Staff Publications

Staff Publications

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    'Staff publications' is the digital repository of Wageningen University & Research

    'Staff publications' contains references to publications authored by Wageningen University staff from 1976 onward.

    Publications authored by the staff of the Research Institutes are available from 1995 onwards.

    Full text documents are added when available. The database is updated daily and currently holds about 240,000 items, of which 72,000 in open access.

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Record number 540733
Title Modelling seasonal flows alteration in the Vietnamese Mekong Delta under upstream discharge changes, rainfall changes and sea level rise
Author(s) Anh, Duong Tran; Hoang, Long Phi; Bui, Minh Duc; Rutschmann, Peter
Source International Journal of River Basin Management (2018). - ISSN 1571-5124 - p. 1 - 16.
Department(s) WIMEK
Water Systems and Global Change
Publication type Refereed Article in a scientific journal
Publication year 2018
Keyword(s) climate change - Mekong Delta - MIKE 11 modelling - River flow regime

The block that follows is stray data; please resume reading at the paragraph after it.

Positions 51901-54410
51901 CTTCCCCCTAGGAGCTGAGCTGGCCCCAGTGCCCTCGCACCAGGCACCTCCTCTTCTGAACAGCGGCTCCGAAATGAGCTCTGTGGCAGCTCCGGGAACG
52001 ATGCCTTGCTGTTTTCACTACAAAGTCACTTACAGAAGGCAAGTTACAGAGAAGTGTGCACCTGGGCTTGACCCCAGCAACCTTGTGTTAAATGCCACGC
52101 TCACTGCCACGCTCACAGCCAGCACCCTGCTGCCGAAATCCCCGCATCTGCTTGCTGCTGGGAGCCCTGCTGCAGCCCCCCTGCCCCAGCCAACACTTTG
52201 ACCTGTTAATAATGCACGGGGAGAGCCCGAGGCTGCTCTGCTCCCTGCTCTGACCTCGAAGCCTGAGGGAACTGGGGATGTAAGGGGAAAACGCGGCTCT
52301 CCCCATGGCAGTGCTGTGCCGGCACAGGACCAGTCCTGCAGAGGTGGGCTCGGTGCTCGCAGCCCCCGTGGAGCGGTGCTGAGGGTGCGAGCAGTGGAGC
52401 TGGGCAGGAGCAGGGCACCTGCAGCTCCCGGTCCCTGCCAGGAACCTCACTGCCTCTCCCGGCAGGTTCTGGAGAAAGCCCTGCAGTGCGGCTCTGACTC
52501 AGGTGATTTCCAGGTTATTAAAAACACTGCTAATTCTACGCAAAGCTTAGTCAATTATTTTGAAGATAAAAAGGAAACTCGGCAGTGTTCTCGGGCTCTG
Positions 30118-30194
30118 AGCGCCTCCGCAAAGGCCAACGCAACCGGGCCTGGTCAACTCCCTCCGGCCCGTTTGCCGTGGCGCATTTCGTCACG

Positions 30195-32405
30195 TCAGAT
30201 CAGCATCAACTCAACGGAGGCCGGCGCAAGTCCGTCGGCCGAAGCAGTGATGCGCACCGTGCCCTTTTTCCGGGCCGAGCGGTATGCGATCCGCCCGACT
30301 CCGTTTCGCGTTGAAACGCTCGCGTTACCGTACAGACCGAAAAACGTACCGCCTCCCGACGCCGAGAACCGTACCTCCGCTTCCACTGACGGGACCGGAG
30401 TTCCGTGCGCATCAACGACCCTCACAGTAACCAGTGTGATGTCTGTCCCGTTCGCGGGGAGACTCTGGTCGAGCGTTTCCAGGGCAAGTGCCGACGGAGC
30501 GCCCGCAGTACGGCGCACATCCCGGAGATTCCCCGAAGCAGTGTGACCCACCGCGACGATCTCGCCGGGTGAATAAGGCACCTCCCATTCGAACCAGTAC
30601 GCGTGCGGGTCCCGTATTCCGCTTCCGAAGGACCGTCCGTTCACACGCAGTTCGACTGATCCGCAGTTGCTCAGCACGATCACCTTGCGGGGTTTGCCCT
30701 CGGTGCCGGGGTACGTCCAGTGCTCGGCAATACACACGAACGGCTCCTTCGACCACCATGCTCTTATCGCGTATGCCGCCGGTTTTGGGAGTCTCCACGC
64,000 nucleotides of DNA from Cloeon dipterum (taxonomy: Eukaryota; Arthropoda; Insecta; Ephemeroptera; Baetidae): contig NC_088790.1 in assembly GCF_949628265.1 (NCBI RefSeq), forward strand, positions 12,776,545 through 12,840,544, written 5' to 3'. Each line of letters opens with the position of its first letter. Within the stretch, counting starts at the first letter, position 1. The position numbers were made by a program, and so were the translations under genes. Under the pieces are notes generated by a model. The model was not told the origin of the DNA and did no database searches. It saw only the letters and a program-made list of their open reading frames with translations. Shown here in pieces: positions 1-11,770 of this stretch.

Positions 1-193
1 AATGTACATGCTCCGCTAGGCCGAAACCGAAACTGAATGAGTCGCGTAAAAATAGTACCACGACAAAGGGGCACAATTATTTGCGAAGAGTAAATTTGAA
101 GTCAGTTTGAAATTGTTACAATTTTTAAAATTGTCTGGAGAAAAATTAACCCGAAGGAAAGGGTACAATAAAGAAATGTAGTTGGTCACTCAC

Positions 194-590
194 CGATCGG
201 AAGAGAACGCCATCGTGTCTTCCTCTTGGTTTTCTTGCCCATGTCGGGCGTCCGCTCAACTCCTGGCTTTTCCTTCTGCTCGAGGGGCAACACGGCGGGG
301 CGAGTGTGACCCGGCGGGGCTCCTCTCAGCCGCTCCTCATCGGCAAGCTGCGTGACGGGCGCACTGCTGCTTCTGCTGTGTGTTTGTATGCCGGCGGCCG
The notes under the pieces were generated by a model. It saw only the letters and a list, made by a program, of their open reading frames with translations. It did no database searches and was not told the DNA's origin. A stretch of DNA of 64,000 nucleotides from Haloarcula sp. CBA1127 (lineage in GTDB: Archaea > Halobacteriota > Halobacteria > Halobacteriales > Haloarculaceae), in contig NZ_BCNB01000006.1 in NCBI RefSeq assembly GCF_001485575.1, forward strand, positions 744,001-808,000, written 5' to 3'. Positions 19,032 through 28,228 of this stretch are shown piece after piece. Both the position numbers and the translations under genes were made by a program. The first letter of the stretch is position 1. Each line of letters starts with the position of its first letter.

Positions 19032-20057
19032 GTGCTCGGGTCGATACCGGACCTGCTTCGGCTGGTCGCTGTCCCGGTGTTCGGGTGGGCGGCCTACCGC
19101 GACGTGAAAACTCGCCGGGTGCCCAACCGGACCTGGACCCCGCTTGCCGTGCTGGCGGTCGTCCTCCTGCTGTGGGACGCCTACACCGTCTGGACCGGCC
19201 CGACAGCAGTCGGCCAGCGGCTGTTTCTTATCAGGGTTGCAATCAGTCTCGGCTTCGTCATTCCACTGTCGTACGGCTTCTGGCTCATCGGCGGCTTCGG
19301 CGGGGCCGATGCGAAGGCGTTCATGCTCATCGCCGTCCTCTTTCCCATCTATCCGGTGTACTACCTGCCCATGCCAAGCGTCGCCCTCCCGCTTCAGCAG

The Vietnamese Mekong Delta (VMD) is one of the world’s most vulnerable deltas to climate change and sea level rise. Adequate understandings of future hydrological changes are crucial for effective water management and risk-proofing, however, this knowledge body is currently very limited. This study quantifies the responses of the VMD’s river flow regime to multiple stimuli, namely future upstream inflow variation, local climate change, and sea level rise. The one-dimensional hydrodynamic model MIKE 11 was used to simulate discharges and water levels across the delta. We developed four scenarios to represent changes in the upstream discharges, precipitation changes and sea level rise, covering the 2036–2065 period. We downscaled climate data and applied three bias-correction methods for five General Circulation Models (GCM), and two Representative Concentration Pathways (RCPs). The climate change projections show similar trends of increasing wet season precipitation and decreasing dry season precipitation. However, cross-scenario variations are sometimes large, depending on the individual GCMs, the RCPs and specific locations. The hydraulic simulation results indicate that, under discharge changes between −20% and +10%, combined with in-delta precipitation variations during the dry season, river discharges at the four representative stations could reduce substantially from −2.5% to −100.2%. During the wet season, the calculated river discharges show increase between 7.3% and 46.7% under four considered scenarios. Substantial changes in the VMD’s river flow regime could have potentially serious implications for water management, especially saltwater intrusion, and therefore calling for timely adaptation measures.

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